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The Biological Impact of Ulipristal Acetate on Cellular Networks Regulating Uterine Leiomyoma Growth

[ Vol. 26 , Issue. 3 ]


Andrea Tinelli*, Ioannis P. Kosmas, Ospan A. Mynbaev, Antonio Malvasi, Radmila Sparic and Daniele Vergara   Pages 310 - 317 ( 8 )


Uterine Fibroids (UFs), or leiomyomas, represent the most frequent pelvic tumor in reproductive-aged women. Although of benign origin, UFs decrease fertility and cause significant reproductive dysfunctions. Compared to normal myometrium, UFs are characterized by a clinical and molecular heterogeneity as demonstrated by the presence of multiple genetic alterations and altered signaling pathways. Recently, selective progesteronereceptor modulators (SPRM), as ulipristal acetate (UPA), have demonstrated their clinical benefits by reducing tumor growth and extracellular matrix deposition. For these reasons, UPA is used in the clinical practice as an intermittent treatment for women symptomatic for UFs or, sometimes, before a myomectomy. However, drug effects on signaling pathways frequently upregulated in UFs remain largely unknown. In fact, the mechanisms of action of the UPA on UFs and on the surrounding areas are not yet understood. To learn more about UPA molecular mechanisms, UF samples were treated ex vivo with UPA and profiled for drug effects on selected markers. During this preliminary ex vivo UPA administration, significant changes were observed in the expression levels of proteins related to cell cycle regulation, cytoskeleton remodeling, and drug resistance. The UPA administration reduced cofilin, Erk and Src phosphorylation, p27 and ezrin protein levels, but not Akt phosphorylation and cyclin D1 and β-catenin levels. This preliminary ex vivo biological analysis provided new insights into the mechanism of action of UPA in the treatment of UFs, which could better explain the biological functioning of the drug on UFs.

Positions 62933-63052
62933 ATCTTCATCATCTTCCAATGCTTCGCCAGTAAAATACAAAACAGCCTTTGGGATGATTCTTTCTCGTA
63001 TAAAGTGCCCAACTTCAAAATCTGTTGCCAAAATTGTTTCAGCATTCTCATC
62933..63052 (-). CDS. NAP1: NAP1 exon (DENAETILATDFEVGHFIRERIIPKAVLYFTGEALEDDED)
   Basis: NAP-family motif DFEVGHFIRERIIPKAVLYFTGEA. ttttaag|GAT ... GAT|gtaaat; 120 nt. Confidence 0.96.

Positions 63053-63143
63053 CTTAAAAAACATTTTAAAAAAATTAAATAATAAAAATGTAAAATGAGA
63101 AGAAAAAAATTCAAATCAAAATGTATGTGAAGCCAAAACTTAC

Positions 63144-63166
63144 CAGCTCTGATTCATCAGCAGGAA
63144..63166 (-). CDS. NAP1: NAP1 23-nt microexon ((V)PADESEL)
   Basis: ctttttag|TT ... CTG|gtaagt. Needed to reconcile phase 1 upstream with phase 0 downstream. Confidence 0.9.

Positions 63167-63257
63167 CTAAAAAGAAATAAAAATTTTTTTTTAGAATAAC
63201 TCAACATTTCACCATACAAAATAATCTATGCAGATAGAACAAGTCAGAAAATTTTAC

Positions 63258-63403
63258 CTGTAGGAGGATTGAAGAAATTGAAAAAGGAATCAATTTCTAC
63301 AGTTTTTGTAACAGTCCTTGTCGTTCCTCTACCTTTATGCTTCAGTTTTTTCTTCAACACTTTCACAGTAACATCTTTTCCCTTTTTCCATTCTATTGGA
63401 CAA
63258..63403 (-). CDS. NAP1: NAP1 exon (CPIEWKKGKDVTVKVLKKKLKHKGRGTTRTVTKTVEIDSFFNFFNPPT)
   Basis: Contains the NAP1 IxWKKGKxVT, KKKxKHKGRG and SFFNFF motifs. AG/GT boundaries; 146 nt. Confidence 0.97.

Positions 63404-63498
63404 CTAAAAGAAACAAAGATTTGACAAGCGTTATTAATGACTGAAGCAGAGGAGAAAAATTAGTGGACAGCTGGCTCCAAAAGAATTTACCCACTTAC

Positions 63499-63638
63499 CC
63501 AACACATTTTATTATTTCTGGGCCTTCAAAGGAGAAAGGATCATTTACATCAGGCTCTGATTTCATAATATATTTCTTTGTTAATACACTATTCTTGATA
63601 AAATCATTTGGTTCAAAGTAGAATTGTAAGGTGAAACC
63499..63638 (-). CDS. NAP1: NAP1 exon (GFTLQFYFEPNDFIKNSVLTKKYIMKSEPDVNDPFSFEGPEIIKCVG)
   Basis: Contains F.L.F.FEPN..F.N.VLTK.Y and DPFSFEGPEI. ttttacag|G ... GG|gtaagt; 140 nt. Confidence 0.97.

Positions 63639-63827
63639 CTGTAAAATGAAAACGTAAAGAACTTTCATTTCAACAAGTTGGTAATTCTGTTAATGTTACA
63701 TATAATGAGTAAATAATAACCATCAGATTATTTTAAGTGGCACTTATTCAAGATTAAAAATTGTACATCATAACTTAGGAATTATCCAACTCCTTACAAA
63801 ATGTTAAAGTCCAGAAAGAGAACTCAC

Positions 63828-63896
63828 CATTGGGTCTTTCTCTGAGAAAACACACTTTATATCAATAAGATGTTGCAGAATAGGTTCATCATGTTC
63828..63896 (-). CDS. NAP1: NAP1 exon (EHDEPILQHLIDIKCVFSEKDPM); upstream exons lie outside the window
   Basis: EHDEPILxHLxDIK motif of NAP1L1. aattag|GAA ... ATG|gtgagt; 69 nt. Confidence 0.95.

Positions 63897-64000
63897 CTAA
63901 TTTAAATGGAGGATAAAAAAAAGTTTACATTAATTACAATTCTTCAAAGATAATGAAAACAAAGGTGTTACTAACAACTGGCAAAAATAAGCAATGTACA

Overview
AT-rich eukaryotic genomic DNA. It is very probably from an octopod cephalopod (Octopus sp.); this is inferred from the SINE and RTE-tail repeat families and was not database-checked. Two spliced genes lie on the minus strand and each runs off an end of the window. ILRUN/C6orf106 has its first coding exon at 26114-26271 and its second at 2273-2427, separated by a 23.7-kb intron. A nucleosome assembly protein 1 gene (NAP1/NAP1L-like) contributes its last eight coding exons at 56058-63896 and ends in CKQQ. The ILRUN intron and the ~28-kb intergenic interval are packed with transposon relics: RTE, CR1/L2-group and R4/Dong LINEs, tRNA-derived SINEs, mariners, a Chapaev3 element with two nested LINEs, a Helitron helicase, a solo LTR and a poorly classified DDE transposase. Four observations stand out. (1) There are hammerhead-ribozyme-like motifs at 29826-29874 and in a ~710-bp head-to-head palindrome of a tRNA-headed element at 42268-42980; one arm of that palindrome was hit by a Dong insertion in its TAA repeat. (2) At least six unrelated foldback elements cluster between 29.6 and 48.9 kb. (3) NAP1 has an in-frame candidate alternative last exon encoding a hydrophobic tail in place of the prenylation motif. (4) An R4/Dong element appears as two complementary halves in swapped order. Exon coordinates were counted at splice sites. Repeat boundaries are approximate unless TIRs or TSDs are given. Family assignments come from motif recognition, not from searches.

Uterine fibroids, leiomyoma, selective progesterone-receptor modulators, ulipristal acetate, progesterone, myometrium.


Department of Obstetrics and Gynecology, Division of Experimental Endoscopic Surgery, Imaging, Technology and Minimally Invasive Therapy, Vito Fazzi Hospital, P.zza Muratore, Lecce, Ioannina State General Hospital G. Hatzikosta, Department of Obstetrics and Gynecology, University of Ioannina, Laboratory of Human Physiology, Moscow Institute of Physics and Technology (State University), Dolgoprudny, Moscow Region, Department of Obstetrics & Gynecology, Santa Maria Hospital, GVM Care & Research, Bari, Clinic of Gynecology and Obstetrics, Clinical Center of Serbia, Višegradska 26, 11000 Belgrade, Department of Biological and Environmental Sciences and Technologies, University of Salento, Lecce

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